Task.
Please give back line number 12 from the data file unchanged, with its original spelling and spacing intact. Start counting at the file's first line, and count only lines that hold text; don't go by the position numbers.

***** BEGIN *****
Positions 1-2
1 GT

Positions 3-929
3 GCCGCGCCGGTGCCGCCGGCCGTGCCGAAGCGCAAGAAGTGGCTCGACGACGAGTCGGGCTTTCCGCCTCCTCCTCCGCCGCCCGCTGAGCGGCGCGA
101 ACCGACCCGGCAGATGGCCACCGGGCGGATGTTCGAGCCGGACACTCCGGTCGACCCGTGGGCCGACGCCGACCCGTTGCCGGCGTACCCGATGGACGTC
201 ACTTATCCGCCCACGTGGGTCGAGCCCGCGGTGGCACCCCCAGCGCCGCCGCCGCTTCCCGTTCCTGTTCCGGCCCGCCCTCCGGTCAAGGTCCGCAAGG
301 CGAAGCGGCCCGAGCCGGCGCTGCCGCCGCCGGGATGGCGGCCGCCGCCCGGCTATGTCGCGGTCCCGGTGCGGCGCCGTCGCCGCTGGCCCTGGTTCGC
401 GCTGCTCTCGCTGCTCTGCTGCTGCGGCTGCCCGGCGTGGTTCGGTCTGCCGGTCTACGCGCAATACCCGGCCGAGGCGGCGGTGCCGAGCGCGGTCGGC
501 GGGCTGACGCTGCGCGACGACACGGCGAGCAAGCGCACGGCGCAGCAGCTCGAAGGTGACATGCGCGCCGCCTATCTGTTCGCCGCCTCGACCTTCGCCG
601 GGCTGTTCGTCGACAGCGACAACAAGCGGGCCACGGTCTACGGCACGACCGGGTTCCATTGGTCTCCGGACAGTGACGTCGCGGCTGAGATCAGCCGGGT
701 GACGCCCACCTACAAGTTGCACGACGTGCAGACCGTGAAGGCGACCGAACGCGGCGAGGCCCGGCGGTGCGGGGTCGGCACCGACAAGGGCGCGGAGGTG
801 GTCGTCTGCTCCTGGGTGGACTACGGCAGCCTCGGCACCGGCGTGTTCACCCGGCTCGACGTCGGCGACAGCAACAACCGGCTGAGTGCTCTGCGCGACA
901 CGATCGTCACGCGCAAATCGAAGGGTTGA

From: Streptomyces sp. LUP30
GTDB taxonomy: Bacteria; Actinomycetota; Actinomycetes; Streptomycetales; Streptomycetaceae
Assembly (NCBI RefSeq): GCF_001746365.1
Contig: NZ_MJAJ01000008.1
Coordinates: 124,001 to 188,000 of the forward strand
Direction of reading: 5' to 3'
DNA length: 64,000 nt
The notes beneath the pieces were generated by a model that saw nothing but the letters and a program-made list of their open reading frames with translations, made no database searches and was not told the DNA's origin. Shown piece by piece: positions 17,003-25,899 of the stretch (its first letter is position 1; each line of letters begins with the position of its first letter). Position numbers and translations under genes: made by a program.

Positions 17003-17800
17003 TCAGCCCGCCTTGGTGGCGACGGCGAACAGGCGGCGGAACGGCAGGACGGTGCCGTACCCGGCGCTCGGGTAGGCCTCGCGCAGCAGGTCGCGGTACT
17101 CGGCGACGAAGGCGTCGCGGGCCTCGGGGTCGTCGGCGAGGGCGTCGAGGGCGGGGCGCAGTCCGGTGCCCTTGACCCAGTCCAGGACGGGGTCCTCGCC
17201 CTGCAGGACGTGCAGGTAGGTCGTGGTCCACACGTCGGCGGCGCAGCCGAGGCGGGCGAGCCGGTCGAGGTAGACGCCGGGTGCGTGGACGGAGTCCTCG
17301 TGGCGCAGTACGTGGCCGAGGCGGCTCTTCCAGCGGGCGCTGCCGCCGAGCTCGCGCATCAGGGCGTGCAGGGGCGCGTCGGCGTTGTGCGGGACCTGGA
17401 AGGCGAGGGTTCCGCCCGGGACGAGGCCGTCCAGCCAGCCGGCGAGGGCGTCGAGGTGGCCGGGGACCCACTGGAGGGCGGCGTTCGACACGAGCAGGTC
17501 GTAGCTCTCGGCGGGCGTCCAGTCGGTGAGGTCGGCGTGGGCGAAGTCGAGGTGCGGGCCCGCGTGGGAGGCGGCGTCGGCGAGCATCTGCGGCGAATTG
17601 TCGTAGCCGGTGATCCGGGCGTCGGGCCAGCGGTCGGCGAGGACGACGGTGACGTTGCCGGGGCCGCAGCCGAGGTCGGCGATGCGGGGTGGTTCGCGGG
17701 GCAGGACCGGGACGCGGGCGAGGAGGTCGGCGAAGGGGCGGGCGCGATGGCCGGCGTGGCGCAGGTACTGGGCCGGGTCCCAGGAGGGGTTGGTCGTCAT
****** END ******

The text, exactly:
801 GTCGTCTGCTCCTGGGTGGACTACGGCAGCCTCGGCACCGGCGTGTTCACCCGGCTCGACGTCGGCGACAGCAACAACCGGCTGAGTGCTCTGCGCGACA